Brunson and McCarthy advised Meredith and any other residents to call the State Police when they see the laws being broken, to specifically ask for Newark Bay, and to ask them to document the call so the person on the phone has to take down all of the details. “[The police] might not be on the lake today,” Brunson said, “but they may be tomorrow because of those complaints.”
Commissioner Joel Servoss noted that people wasted no time in starting to make wakes once the lake dropped below 9.5 feet on the Sunday of Labor Day weekend. “People sit out there with their smartphones,” he said. “They must have a mechanism for checking in.”
In other news:
• Felter reported that the weed harvest had concluded for the season, and the machines were being moved to Franklin, where a pre-construction meeting had just been held. By winter, he said, the majority of the commission’s equipment should be sheltered inside the new building, which is supposed to be complete within 60 days.
• Felter also said the commission has been making progress in its discussion with the state about long-term plans, and that those plans are “very positive.” He said by the October meeting, he should have an announcement, and that the commission will have to revisit its business plan and long-term goals once the new system is in place. “It’s a very unusual situation, and we’re trying to feel our way through this,” he said.
• Fred Lubnow of Princeton Hydro presented the latest water quality data to the commission with a mid-year report that focused on data from May to July. “The water clarity was pretty good, slightly better than we’ve seen in past years,” he said. Phosphorus, which is a primary indicator for the lake ecosystem health, was compliant at all testing locations in May, but slightly elevated at the two canal stations in June. “For the first half of the season, we didn’t see any high concentrations, but once we have July, August, and September, we’ll submit the year-end report.”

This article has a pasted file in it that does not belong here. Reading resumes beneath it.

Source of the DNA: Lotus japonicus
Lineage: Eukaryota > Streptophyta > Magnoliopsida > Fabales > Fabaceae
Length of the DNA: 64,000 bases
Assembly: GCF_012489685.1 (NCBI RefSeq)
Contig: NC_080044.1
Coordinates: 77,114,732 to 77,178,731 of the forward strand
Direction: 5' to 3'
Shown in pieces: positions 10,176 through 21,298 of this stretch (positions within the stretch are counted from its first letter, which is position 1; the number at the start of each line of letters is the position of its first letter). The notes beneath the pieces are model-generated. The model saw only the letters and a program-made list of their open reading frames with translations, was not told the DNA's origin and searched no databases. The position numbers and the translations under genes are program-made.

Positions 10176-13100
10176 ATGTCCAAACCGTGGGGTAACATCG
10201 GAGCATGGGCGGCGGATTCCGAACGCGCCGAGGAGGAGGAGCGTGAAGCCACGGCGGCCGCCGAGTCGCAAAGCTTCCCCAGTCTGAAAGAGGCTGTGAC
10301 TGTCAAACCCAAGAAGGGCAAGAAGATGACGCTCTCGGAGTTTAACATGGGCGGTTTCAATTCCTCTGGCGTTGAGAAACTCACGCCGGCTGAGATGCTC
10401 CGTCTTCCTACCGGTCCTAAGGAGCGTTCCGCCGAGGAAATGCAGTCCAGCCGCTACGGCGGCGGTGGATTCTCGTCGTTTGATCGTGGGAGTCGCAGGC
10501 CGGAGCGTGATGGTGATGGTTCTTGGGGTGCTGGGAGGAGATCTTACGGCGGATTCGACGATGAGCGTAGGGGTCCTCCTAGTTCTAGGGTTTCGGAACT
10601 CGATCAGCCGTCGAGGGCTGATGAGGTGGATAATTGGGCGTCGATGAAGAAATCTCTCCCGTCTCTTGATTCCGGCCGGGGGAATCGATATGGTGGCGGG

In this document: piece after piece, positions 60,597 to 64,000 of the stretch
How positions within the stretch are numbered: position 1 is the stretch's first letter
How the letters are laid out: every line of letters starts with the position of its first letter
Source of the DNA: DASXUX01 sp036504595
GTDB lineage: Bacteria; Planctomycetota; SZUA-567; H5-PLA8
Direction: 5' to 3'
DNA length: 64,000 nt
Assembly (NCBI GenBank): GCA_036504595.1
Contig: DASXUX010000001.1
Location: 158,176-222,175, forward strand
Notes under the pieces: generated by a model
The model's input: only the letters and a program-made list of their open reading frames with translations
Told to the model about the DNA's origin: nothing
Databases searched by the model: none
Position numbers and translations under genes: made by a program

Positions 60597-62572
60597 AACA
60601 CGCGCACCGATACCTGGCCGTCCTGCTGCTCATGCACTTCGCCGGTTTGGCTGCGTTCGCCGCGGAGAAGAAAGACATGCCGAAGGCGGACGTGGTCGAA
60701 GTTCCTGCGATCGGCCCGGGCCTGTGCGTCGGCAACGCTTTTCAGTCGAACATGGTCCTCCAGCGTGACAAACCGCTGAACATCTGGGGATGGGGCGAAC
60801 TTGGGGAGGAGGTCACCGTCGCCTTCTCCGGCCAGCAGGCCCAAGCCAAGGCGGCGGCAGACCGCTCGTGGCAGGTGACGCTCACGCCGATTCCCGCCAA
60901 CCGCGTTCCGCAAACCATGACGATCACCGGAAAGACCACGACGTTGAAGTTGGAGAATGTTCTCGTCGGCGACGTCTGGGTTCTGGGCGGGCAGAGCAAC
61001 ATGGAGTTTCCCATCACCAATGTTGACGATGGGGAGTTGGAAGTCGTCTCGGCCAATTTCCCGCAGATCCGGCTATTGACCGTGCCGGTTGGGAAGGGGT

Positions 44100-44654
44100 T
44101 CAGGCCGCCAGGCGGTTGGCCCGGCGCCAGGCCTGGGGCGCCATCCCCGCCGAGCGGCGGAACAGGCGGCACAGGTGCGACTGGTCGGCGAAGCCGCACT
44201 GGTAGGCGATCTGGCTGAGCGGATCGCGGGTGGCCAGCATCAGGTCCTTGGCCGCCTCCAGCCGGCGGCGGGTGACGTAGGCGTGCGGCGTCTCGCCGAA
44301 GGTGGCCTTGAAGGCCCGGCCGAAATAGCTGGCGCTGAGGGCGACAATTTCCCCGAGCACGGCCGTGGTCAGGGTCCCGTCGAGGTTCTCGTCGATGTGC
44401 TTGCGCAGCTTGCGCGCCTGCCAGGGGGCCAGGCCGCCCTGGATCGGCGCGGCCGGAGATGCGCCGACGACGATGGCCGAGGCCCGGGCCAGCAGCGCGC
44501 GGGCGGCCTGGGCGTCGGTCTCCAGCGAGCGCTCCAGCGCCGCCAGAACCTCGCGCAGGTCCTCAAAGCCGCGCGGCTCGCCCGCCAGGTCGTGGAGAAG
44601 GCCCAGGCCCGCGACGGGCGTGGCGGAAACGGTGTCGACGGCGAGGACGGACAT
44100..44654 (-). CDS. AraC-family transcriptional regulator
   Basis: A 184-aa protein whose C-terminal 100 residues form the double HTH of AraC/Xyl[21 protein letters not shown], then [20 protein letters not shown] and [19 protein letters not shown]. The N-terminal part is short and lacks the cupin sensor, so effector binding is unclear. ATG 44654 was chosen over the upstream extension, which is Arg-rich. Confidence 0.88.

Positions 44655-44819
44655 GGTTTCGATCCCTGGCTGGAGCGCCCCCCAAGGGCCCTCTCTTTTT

• The water-quality discussion expanded to the topic of safety at beaches. Lubnow said that most of the work Princeton Hydro does is based on the lake’s restoration plan, and that monitoring focuses on total phosphorus and total suspended solids. Beaches, he said, are required by the county to monitor things such as fecal coliform and e. coli weekly during the swimming season, so residents can check in with a nearby beach to see the status of their swimming area water.
• Commissioner BettyLou De Croce, the N.J. Department of Community Affairs representative on the commission, presented an audit for the first six months of 2011, and said the state would look back at the previous three years and then regularly audit going forward. She said the auditor “felt satisfied that everything was accounted for.”
The next meeting of the Lake Hopatcong Commission takes place on October 17 at the Roxbury Municipal Building in Ledgewood.